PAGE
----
St. Alexander Nevsky as a New St. Constantine


This year marks the 800th anniversary of the birth of the holy Right-Believing Grand Prince Alexander Nevsky. Clerics, public figures, and academics pay tribute to his merits, but they mostly talk about the conservative character of his activities, sometimes not noticing that the holy Prince Alexander Nevsky, who had to solve the problem of preserving Rus’, was at the same time, in the depth of his deeds, its renovator.

In this regard, I would like to draw your attention to one episode in the Life of the Right-Believing Prince, written between 1263 and 1280 by his friend and companion, the holy Metropolitan Kirill II (also the chronicler of Prince Daniel of Galicia). When he returns victorious from the Battle on the Ice and approaches the city of Pskov,

the abbots, and priests, and all the people met him in front of the city with crosses, and gave praise to God, and sang glory to lord Prince Alexander, said: “Thou didst help the meekest David rout the foreigner, and our faithful prince, armed with the cross, to free the city of Pskov from those of another tongue by the arm of Alexander.”

Note that the text of this stichera is in the service to the holy Equal-to-the-Apostles Emperor Constantine (May 21) in a slightly modified form.

Researchers used to not pay this episode any attention, and completely without reason. Although the custom of singing victorious Church hymns is characteristic of Ancient Rus’, for example, in the Legend of the Mamai Massacre it says: “They went merrily, rejoicing, chanting hymns: Some sang to the Theotokos, others to the martyrs,” this is the only case where a stichera dedicated to a saint, especially to an Equal-to-the-Apostles Emperor, is sung in honor of a living prince. In this regard, the only possible conclusion is that the Russian people, contemporaries of the holy Right-Believing Prince Alexander Nevsky, saw in him a new St. Constantine.

You don’t have to go far for proof: The holy Equal-to-the-Apostles Prince Vladimir is called in the Sermon on Law and Grace the “likeness of Constantine the Great”… And the intersections of the life of St. Alexander Nevsky with the images of the holy Prince Vladimir and his sons—Sts. Boris, Gleb, and Yaroslav the Wise—are quite obvious. It’s worth recalling the vision of Pelgusius: “Brother Gleb, lead us to row, and so let us help our kinsman Alexander”—and also the holy Prince’s prayer before the Battle on the Ice:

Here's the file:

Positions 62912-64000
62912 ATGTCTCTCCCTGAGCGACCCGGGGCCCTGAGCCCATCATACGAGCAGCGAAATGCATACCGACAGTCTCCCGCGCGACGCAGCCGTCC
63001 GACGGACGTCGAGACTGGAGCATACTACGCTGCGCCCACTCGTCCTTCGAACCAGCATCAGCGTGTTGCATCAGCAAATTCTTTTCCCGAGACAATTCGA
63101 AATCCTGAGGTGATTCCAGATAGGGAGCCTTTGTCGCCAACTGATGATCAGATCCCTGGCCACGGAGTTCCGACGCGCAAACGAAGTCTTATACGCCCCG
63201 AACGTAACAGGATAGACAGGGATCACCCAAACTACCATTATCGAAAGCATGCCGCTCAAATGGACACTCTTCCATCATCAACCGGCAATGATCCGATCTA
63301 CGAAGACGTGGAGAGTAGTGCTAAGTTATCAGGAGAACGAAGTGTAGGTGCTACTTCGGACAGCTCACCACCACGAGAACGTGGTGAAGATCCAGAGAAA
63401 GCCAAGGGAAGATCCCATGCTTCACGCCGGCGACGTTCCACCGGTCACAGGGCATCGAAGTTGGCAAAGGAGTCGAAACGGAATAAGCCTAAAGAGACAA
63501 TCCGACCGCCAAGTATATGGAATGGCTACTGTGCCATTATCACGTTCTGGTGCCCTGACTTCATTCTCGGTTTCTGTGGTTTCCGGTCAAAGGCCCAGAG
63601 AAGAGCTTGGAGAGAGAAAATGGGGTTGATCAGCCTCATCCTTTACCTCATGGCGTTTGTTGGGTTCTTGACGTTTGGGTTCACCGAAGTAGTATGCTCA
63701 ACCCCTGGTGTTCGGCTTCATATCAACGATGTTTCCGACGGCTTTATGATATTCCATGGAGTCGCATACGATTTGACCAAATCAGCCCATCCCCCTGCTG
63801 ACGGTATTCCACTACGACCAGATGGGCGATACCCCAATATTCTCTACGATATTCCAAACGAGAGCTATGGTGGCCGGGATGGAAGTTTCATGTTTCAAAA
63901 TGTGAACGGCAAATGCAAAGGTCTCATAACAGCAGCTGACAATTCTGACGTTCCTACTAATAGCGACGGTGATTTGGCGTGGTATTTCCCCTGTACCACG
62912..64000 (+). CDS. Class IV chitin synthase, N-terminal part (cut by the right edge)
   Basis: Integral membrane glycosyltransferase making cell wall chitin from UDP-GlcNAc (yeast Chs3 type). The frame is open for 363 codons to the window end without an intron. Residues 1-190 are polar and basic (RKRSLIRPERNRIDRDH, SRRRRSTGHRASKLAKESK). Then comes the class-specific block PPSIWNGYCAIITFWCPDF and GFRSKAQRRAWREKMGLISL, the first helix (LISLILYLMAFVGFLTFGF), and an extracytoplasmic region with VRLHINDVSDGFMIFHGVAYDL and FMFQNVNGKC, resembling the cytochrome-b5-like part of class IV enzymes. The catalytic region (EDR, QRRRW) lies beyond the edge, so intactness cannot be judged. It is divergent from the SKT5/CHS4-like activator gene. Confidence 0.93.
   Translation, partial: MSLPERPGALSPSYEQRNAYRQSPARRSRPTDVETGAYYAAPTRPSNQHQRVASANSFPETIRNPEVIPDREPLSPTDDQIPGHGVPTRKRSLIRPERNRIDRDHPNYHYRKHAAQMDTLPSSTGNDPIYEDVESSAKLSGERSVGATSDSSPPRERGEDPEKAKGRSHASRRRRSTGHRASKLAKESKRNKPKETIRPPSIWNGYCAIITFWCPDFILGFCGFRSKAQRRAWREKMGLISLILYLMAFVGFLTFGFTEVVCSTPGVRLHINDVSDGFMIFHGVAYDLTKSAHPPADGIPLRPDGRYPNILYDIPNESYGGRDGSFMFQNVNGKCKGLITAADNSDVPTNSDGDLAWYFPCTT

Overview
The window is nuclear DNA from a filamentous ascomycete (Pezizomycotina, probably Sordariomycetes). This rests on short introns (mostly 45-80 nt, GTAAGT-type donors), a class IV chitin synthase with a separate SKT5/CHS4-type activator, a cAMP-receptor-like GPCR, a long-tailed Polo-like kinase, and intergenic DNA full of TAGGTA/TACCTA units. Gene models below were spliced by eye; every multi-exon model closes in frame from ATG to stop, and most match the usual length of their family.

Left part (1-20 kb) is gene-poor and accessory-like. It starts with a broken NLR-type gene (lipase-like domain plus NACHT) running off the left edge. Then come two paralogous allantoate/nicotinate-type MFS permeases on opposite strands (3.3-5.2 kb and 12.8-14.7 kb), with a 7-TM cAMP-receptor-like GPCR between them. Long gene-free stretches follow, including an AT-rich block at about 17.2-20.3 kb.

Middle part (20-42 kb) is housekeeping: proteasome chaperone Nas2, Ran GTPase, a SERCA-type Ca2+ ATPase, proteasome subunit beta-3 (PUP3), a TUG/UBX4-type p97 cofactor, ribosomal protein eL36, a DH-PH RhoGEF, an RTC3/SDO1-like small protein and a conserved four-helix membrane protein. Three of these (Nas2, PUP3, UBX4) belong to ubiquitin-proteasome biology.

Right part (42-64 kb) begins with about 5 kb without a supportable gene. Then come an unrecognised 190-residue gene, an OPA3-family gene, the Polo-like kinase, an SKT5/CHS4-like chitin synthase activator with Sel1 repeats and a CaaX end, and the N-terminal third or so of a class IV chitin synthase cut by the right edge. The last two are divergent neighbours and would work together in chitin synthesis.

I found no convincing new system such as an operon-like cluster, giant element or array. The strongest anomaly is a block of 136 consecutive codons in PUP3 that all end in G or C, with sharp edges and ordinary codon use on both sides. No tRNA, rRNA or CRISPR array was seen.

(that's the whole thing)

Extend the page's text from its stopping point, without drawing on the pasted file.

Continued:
Prince Alexander raised his hands to Heaven and said: “Judge me, O God, judge my strife with the unrighteous people and help me, Lord, as in ancient times Thou didst help Moses to defeat Amalek, and our great-grandfather Yaroslav—the accursed Svyatopolk.”

We see here the same idea of God’s Judgment as in Psalm 34: Judge thou, O Lord, them that injure me, fight against them that fight against me, with which the holy Prince Alexander went to the Battle of Neva, and a similar comparison of the crusaders with the fratricidal Svyatopolk the Accursed. There’s another image here, taken from Exodus—Moses and Amalek. On the one hand, Prince Alexander acts as a defender of the Law of God and the Truth of God, and the crusaders are likened to the pagan Amalekites, and on the other hand, being like Moses, who held out his arms crosswise during battle, the holy Prince Alexander is a true defender of the Cross, unlike the self-styled Crusaders.1

But let’s recall the appearance of the Life-Giving Cross to St. Constantine before the decisive battle with the usurper Maxentius on the Milvian Bridge in 312, when he saw the Life-Giving Cross in the heavens and heard the words: “By this conquer.” During the battle, his enemies drowned in the Tiber, “as in the time of Moses himself and of the ancient God-beloved race of Hebrews, ‘He cast Pharaoh’s chariots and host into the sea, and overwhelmed his chosen charioteers in the Red Sea.’”2 Both the holy Emperor Constantine and his biographer Eusebius viewed the Battle of Milvian Bridge as the judgment of God.

Thus, the parallel between St. Alexander Nevsky and St. Constantine the Great is rather obvious.3 What did it mean for our ancestors and what does it mean for us?

1. St. Constantine is the founder of the Christian Empire and the “cross-bearing Empire,” as he is called in the service in his honor, apparently written by St. John of Damascus. The empire is, first of all, a sheath for the life of the New Israel—the God-loving Romans—headed by the new Moses—the Emperor, its leader into the Promised Land. It bears the name of Christ and is under the sign of the Cross. From this it’s clear that the Christian empire is called to co-crucifixion and resurrection with Christ. Accordingly, the misfortunes befalling the empire bear, in a sense, the character of the sufferings of the Cross, and its victories—the character of the Paschal celebration.

If we examine the life and work of the holy Prince Alexander Nevsky, we’ll see that, firstly, during his life he developed his realm, which encompassed nearly all of Rus’—Novgorod, Kiev, Vladimir—which he sought to administer autocratically, like a kind of tsar. Without exaggeration, the holy Prince Alexander can be considered the father of Russian autocracy. But for him, his power is a nation of truth. Let us recall his words before the Battle of Neva:

God is not in power, but in truth. Let us remember the Psalmist David: Some glory in chariots, and some in horses: but we will glory in the name of the Lord our God. They are overthrown and fallen: but we are risen, and have been set upright (Ps. 19:7-8).